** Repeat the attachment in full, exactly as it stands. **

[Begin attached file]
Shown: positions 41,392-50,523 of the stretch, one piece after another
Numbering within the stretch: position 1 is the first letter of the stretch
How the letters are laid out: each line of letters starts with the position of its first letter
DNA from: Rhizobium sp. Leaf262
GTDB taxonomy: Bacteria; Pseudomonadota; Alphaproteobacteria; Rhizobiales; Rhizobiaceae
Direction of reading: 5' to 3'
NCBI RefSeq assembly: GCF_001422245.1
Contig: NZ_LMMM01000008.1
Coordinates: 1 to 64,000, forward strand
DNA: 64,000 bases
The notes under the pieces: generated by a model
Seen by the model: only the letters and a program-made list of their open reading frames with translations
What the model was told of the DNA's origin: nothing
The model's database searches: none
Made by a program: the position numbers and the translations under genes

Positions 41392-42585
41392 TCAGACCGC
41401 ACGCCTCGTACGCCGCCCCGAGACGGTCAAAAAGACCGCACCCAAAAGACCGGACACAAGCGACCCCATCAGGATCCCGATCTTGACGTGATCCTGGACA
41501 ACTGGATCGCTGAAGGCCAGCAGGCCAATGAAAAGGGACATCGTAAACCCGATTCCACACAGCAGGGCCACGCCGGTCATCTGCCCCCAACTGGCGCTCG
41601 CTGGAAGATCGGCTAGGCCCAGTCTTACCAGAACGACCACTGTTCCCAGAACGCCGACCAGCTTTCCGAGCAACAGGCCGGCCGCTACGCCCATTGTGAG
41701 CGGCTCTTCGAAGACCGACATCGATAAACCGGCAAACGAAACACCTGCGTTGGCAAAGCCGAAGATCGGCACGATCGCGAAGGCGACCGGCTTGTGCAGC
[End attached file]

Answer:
Shown: positions 41,392-50,523 of the stretch, one piece after another
Numbering within the stretch: position 1 is the first letter of the stretch
How the letters are laid out: each line of letters starts with the position of its first letter
DNA from: Rhizobium sp. Leaf262
GTDB taxonomy: Bacteria; Pseudomonadota; Alphaproteobacteria; Rhizobiales; Rhizobiaceae
Direction of reading: 5' to 3'
NCBI RefSeq assembly: GCF_001422245.1
Contig: NZ_LMMM01000008.1
Coordinates: 1 to 64,000, forward strand
DNA: 64,000 bases
The notes under the pieces: generated by a model
Seen by the model: only the letters and a program-made list of their open reading frames with translations
What the model was told of the DNA's origin: nothing
The model's database searches: none
Made by a program: the position numbers and the translations under genes

Positions 41392-42585
41392 TCAGACCGC
41401 ACGCCTCGTACGCCGCCCCGAGACGGTCAAAAAGACCGCACCCAAAAGACCGGACACAAGCGACCCCATCAGGATCCCGATCTTGACGTGATCCTGGACA
41501 ACTGGATCGCTGAAGGCCAGCAGGCCAATGAAAAGGGACATCGTAAACCCGATTCCACACAGCAGGGCCACGCCGGTCATCTGCCCCCAACTGGCGCTCG
41601 CTGGAAGATCGGCTAGGCCCAGTCTTACCAGAACGACCACTGTTCCCAGAACGCCGACCAGCTTTCCGAGCAACAGGCCGGCCGCTACGCCCATTGTGAG
41701 CGGCTCTTCGAAGACCGACATCGATAAACCGGCAAACGAAACACCTGCGTTGGCAAAGCCGAAGATCGGCACGATCGCGAAGGCGACCGGCTTGTGCAGC